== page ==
Read Full Market Update

    CHS – Rochester Grain Team
    Kasson: 507-634-7545 ext 7
    Ostrander: 507-657-2234

    This Material has been prepared by a sales or trading employee or agent of CHS and should be considered a solicitation.  The information contained in this presentation is taken from sources which we believe to be reliable, but is not guaranteed by us as to accuracy or completeness and is sent to you for information purposes only.  There is a risk of loss when trading commodity futures and options.  CHS bases its recommendations solely on the judgment of CHS personnel.

  • Grain Update 12.23.16

    Merry Christmas and Happy New Year from all of us at your CHS grain team.  We look forward to working with you in the coming year.  As a reminder, our offices will be closed on Monday, December 26 and Monday, January 2nd.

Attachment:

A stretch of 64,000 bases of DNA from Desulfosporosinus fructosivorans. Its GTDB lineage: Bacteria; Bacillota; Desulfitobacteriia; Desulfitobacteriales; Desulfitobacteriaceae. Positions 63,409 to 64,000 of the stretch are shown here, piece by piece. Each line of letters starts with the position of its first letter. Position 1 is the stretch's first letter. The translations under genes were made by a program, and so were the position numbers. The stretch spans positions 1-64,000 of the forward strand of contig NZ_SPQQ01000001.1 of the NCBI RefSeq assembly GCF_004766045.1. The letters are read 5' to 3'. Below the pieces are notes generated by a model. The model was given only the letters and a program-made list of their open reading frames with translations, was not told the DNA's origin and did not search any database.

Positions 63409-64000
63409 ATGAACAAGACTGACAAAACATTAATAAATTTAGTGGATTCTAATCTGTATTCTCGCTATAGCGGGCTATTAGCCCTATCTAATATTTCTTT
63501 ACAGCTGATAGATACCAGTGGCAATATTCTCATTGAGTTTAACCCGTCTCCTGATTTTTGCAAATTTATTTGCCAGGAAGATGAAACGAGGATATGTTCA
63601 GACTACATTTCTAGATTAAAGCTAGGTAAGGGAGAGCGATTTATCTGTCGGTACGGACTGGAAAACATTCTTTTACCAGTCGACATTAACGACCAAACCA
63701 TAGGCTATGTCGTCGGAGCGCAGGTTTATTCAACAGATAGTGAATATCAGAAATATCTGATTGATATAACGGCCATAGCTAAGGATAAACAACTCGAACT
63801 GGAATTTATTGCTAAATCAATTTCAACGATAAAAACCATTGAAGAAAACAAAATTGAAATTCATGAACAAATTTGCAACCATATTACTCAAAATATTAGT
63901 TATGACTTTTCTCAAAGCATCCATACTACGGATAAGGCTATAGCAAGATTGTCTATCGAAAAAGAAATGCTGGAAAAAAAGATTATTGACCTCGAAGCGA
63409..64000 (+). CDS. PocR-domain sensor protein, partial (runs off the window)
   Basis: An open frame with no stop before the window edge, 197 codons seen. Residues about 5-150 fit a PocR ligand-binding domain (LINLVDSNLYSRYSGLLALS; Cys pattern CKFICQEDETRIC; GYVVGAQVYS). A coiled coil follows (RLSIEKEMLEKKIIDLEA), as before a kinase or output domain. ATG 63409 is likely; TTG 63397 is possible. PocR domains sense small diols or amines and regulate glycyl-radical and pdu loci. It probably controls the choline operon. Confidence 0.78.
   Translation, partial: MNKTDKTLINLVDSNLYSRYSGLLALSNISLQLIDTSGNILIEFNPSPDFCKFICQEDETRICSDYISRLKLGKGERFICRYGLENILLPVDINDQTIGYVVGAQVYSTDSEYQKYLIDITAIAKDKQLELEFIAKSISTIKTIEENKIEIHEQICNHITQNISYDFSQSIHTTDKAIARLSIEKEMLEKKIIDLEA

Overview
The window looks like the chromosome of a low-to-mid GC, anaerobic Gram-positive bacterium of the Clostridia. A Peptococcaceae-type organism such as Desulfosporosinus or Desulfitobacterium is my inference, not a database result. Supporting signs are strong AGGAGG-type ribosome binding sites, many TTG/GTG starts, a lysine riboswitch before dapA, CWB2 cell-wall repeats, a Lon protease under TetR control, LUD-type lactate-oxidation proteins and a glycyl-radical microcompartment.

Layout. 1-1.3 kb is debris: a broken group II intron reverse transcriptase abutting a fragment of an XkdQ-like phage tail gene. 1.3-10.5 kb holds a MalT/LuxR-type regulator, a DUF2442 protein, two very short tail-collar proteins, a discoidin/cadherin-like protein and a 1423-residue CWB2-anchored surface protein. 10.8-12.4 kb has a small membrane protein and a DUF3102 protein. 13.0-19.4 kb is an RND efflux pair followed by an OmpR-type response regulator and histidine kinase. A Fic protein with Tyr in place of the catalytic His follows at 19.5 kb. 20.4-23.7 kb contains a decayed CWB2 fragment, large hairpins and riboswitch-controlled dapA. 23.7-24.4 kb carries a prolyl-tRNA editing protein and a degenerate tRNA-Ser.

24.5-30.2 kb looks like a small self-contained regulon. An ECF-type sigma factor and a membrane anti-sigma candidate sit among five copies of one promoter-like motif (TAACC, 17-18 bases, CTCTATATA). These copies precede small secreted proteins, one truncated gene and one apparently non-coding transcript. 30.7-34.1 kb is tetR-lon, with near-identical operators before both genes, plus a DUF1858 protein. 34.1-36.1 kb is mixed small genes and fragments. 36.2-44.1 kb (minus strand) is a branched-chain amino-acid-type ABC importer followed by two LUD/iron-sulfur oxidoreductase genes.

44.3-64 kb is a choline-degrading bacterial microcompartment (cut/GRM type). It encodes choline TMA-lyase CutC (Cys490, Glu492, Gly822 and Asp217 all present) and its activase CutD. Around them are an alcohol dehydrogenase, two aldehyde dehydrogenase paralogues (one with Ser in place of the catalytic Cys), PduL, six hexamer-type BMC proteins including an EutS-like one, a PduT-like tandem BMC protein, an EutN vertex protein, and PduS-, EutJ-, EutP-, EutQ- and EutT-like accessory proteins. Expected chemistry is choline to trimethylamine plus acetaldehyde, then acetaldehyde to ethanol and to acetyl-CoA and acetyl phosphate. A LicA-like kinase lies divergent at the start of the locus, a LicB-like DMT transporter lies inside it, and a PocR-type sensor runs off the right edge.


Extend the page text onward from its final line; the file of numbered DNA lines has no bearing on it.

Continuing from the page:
Holiday shortened trade today featured much of the same softer tone seen all week.  Beans took the brunt of the damage this week, down nearly $0.50 nearby and nearly $0.40 in the new crop 2017 slot.  Corn tried to hold its ground against collapsing beans, but still ended lower on the week, closing down five of the last seven sessions.  Soybeans have been trading lower on improving weather conditions in South America.  Parts of Argentina had been in a mild drought situation but recent rains have corrected the situation, and more rain continues to show up in the forecasts.  These rains should help the beans that are already planted, which will likely start to show up in global crop ideas in coming reports.  Ideas of big crops in South America on top of the big US crop will likely pressure beans in the near term.  Our next look at USDA numbers comes on January 12.  This should be the final yield and production number for the 2016 US crop.